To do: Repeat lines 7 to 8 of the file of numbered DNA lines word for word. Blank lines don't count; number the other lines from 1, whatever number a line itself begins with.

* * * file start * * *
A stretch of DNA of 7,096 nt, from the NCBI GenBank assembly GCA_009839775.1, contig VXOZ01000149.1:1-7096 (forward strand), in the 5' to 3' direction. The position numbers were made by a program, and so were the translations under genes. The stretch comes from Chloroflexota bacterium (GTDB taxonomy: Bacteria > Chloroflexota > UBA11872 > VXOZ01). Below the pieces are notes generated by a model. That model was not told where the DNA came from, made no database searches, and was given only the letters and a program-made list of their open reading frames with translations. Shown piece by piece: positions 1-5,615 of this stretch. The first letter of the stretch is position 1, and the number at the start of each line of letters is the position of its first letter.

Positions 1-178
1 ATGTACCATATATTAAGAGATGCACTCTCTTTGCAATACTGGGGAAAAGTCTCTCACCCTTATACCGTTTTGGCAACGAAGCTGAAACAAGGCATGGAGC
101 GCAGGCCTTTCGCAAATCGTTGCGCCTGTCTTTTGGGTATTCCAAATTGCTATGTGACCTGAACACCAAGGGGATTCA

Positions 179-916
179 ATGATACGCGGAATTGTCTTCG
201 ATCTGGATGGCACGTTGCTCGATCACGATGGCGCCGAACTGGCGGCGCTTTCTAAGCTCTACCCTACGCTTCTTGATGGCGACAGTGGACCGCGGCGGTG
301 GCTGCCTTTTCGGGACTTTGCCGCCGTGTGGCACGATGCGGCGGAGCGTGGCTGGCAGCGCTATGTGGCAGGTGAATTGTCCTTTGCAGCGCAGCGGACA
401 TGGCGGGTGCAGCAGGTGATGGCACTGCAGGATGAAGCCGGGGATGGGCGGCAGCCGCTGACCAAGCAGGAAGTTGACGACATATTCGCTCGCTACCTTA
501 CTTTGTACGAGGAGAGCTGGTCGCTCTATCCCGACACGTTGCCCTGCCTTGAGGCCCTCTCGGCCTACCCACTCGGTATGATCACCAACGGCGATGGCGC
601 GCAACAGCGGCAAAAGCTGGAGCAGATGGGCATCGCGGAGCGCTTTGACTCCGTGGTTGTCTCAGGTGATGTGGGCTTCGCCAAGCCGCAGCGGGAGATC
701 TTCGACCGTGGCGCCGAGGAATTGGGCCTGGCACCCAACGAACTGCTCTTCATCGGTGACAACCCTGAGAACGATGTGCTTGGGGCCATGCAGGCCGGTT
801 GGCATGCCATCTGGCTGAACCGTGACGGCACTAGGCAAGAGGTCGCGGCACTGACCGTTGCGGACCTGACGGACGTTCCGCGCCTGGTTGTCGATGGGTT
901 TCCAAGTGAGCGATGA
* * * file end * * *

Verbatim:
201 ATCTGGATGGCACGTTGCTCGATCACGATGGCGCCGAACTGGCGGCGCTTTCTAAGCTCTACCCTACGCTTCTTGATGGCGACAGTGGACCGCGGCGGTG
301 GCTGCCTTTTCGGGACTTTGCCGCCGTGTGGCACGATGCGGCGGAGCGTGGCTGGCAGCGCTATGTGGCAGGTGAATTGTCCTTTGCAGCGCAGCGGACA